The black level sets the black density correction and anchors the histogram to the left. The grade corresponds to the contrast curve of the paper, also called hardness or gamma (which has nothing to do with monitor gamma or ICC profile gamma). The brightness corresponds to a compression of the highlights: 100% means no compression; the lower the value, the more the highlights are compressed and their local contrast is swallowed up. Used in combination with exposure adjustment, this increases the overall brightness of the image without clipping the values.
For the processing of a colored negative:
you then just need to activate negadoctor (orange filter will be neutralized with default value):
And then, after doing some corrections:
negadoctor is one of those modules that can be confusing, as several parameters will apparently have the same effect on the final image. For example, the Dmin, scan exposure bias, and black density correction will all impact the final black density, but the Dmin works linearly before inversion, exposure bias in logarithmic before inversion, and exposure correction in pseudo-gamma after inversion. Each of these black corrections has a non-intuitive mathematical justification (related to the functions used, accepting or not zero values) that a simple visual evaluation of the final result will not reveal.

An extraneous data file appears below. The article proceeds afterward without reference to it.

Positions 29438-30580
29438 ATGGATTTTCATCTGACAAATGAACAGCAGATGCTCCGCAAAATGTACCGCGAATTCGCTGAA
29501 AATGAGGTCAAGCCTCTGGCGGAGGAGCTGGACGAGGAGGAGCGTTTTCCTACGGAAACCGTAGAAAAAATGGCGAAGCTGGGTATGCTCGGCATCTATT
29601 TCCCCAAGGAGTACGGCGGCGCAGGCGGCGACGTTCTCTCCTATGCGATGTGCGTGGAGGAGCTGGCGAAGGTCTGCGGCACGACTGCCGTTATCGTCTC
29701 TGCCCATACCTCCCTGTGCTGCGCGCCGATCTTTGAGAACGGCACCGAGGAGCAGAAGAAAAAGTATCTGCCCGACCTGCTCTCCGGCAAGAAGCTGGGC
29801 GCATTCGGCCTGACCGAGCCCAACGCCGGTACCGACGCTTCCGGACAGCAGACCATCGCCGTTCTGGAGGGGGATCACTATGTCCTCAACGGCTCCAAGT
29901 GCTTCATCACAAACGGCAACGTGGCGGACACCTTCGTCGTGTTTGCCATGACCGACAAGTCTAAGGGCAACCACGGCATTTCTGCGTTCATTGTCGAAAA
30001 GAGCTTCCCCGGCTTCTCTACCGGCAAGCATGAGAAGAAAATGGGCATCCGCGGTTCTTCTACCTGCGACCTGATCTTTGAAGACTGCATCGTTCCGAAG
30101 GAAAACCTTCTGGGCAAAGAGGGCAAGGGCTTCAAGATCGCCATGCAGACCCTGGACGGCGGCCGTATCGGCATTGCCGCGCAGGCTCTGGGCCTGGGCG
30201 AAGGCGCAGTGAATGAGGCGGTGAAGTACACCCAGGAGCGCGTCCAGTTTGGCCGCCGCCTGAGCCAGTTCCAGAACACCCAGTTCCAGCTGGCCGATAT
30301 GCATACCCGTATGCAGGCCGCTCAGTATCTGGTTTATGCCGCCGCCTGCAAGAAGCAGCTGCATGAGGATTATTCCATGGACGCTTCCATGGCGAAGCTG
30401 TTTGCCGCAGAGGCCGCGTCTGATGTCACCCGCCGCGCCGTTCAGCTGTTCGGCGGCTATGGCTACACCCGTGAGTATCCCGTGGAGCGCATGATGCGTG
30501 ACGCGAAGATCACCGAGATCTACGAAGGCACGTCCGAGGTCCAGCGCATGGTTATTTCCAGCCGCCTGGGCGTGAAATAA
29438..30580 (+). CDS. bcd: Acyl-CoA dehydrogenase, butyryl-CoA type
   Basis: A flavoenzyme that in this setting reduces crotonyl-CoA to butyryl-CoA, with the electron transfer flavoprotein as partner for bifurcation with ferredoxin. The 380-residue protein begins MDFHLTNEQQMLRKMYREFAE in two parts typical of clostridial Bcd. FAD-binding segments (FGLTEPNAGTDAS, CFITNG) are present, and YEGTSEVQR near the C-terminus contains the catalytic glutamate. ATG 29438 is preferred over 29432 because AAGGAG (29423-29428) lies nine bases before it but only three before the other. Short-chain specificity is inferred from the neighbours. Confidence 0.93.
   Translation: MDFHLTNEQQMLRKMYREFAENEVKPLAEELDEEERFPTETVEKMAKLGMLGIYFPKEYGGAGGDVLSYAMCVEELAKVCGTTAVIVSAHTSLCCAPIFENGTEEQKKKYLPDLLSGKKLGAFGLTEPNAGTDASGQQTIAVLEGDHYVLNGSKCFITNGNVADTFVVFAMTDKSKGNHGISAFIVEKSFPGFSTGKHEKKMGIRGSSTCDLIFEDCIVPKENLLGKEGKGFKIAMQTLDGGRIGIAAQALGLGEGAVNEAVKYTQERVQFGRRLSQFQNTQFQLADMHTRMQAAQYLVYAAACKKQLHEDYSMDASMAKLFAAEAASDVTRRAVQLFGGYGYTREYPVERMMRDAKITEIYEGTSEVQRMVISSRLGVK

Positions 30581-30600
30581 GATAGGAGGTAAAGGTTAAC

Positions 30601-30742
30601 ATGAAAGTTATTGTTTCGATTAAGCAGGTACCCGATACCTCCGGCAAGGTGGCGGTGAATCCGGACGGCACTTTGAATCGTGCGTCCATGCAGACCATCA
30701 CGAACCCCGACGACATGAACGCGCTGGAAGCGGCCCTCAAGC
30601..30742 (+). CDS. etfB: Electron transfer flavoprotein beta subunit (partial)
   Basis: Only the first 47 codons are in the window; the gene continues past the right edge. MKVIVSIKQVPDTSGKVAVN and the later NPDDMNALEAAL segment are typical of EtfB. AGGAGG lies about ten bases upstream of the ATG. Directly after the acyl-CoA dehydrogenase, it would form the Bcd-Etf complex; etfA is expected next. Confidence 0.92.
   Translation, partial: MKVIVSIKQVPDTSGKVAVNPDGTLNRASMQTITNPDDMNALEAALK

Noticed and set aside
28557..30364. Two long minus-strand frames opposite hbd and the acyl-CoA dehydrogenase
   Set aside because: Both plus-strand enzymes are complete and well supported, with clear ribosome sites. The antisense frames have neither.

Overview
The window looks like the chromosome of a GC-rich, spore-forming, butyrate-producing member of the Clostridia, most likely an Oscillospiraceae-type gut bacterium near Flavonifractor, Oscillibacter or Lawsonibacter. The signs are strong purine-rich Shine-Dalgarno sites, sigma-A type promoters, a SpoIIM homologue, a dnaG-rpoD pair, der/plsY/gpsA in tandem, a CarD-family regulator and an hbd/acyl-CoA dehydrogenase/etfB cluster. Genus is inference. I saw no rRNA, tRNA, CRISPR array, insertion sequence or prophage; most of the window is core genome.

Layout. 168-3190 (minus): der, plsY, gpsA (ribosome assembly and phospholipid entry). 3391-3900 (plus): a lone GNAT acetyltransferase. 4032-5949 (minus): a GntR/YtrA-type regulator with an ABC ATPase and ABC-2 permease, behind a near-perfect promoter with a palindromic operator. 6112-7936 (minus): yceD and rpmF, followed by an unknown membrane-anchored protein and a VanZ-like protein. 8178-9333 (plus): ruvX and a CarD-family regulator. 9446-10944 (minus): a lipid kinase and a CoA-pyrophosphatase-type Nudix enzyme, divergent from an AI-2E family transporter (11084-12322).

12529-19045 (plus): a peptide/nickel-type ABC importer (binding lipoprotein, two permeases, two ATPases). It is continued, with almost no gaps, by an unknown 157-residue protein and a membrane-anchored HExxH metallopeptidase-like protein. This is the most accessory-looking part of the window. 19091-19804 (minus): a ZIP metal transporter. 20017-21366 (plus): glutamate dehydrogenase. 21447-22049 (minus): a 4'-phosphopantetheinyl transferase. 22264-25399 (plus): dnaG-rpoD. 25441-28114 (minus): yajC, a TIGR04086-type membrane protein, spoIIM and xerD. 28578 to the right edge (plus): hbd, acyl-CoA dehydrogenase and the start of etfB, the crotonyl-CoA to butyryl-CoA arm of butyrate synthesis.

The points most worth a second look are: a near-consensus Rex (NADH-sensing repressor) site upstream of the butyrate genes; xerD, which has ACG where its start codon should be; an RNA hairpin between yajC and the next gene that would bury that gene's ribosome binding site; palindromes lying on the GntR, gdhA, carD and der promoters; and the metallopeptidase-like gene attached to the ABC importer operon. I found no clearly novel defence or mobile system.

It is therefore important to be methodical in use to avoid losing control over the many combinations of parameters that can produce a similar visual result, respecting the order of use of the settings defined by the interface (use the tabs from left to right, and from top to bottom). Keep in mind that we are only digitally simulating here a printing process in a darkroom, by first correcting the scanner, then the negative, then the paper print, following the image production line. Each value, each operation, each step is linked to a physical reality put into practice without necessarily realizing it in the photo lab.
Finally, to use negadoctor, think about deactivating base curve and filmic, since they will duplicate the film itself. Once all your color corrections are done, you could then crop the image to remove the unexposed frame.
New default workflows
The functionality conflict between filmic and base curve, to provide the necessary tonal transformation from linear RGB to screen RGB, was previously managed via an option in the preferences that enables the base curve by default, or not. However, nothing was available to enable filmic automatically. This is now set with the default workflows, available in the preferences window on the processing tab.